In the preferred embodiment, the indexing of the two carrier assemblies (FIGS. 5( a) and (b)) is accomplished by an indexing mechanism that causes a carrier 12 to be incremented by one pocket each time the priming lever 8 is actuated and a changeover mechanism that causes the indexing mechanism initially to drive the first carrier 12 but, when the last pocket of that carrier 12 has been used, for that carrier 12 to remain stationery whilst the second carrier 12 is incremented when the indexing mechanism is actuated.

The preferred indexing mechanism illustrated in FIGS. 14( a) to (f) uses a 3 peg Geneva 100 that rotates exactly 120 each time the indexing mechanism is actuated. The Geneva peg wheel 100 has two gears co-axial with the peg-wheel arranged so that the gears can engage with teeth 35 on the airway plates 34.

To avoid having both airway plates 34 driven simultaneously, it is arranged that, at one location around the airway plate 34, the gear teeth 35 are missing. As a result, at this location, rotation of the Geneva peg wheel 100 does not rotate the airway plate 34. Thus, the indexing mechanism drives the first carrier 12 via the Geneva 100 and its gears until it reaches the end of the gear teeth 35 for that carrier 12. The next indexing moves the first carrier 12 to its non-driven position, i.e. where the gear teeth 35 are missing, and engages a changeover mechanism which rotates the second carrier 12 until its gears 35 are engaged with the gears on the Geneva peg wheel 100.

A preferred embodiment of the indexing mechanism is illustrated in FIGS. 14( a) to 14(f). In these, it can be seen that the peg wheel 100 is located with its axis parallel to

the axis of the dose carriers 12 and rotary priming member 60.

The rotary priming member 60 incorporates many of the functional elements described previously within a single moulded component. It includes the priming lever 8, the cam member 72 and the prodger closing cams 83, as well as being the driving member for the indexing Geneva 100.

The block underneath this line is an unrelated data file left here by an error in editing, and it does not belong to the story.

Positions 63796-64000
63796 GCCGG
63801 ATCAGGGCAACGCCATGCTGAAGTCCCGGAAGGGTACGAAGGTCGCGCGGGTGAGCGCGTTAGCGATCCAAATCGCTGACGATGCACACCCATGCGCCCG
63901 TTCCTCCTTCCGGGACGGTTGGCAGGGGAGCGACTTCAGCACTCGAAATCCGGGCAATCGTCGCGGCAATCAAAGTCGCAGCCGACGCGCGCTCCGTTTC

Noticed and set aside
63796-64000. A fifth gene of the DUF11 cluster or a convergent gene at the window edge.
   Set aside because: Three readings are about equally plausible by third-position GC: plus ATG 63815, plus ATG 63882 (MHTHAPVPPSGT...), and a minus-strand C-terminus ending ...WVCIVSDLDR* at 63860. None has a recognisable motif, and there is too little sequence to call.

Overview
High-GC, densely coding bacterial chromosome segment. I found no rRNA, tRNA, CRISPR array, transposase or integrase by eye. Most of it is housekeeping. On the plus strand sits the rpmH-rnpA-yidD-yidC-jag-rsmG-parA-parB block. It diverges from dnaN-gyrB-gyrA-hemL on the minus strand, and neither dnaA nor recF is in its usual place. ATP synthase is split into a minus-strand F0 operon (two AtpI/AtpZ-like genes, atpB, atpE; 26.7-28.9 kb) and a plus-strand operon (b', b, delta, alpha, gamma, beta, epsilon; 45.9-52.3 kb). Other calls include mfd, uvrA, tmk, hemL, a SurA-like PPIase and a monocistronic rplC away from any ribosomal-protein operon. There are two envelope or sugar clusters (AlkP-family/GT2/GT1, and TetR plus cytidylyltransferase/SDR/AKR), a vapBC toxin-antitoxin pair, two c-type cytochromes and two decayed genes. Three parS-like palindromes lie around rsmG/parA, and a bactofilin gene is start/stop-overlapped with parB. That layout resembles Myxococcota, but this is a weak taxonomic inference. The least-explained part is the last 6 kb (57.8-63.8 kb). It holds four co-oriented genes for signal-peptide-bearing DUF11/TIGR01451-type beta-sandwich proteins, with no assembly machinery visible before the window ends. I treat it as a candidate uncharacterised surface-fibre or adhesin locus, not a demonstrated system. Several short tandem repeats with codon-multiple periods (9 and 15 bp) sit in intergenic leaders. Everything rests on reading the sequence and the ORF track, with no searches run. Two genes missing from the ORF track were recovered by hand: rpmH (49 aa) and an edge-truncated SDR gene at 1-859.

The Figures start with the priming member 60 at the end of its travel where a pocket has been opened and shows what happens as the priming lever 8 is returned to its start position by the closing of the mouthpiece cover 4.

The peg wheel 100 has six pegs 102 a-102 c, 103 a-103 c arranged at 60 intervals around its edge. Three of these pegs 102 a, 102 b; 102 c are longer than the other three 103 a, 103 b, 103 c and are shown with black ends for clarity. As the rotary priming member 60 moves from its position in FIG. 14( a) to that in FIG. 14( b), the leading part 101 of a driving member 104 formed by the priming member 60 passes over the short peg 103 a with its periphery touching the edges of the longer pegs 102 a and 102 c preventing the peg wheel 100 from rotating. At the position shown in FIG. 14( b), a ratchet 105, which slopes downward and forward from the driving member 104, engages with the peg 103 a. As the priming member 60 and the driving member 104 continue to move from the position of FIG. 14( b) to that of FIG. 14( c), the peg wheel is driven around. To permit the peg wheel 100 to rotate, a slot 106 is cut into the driving member 104 of the priming member 60 into which the long peg 102 c can enter. At the position of FIG. 14( c), the ratchet 105 is starting to disengage with the peg 103 a but the trailing edge 107 of the slot 106 now engages with the long peg 102 c and continues to drive the peg-wheel 100 around through to the position shown in FIG. 14( d). At the position of FIG. 14( d), the edge 108 of the driving member 104 passes over the short peg 103 c. The peg wheel 100 then continues to rotate to the position of FIG. 14( e) to complete the forward motion of the peg wheel 100. The slot 109 is provided to accommodate the long peg 102 b. At this position, the dose carrier 12 has been driven so that the next pocket to be opened is beyond its desired location and the mouthpiece cover 4 that has been driving the rotary priming member 60 is fully closed.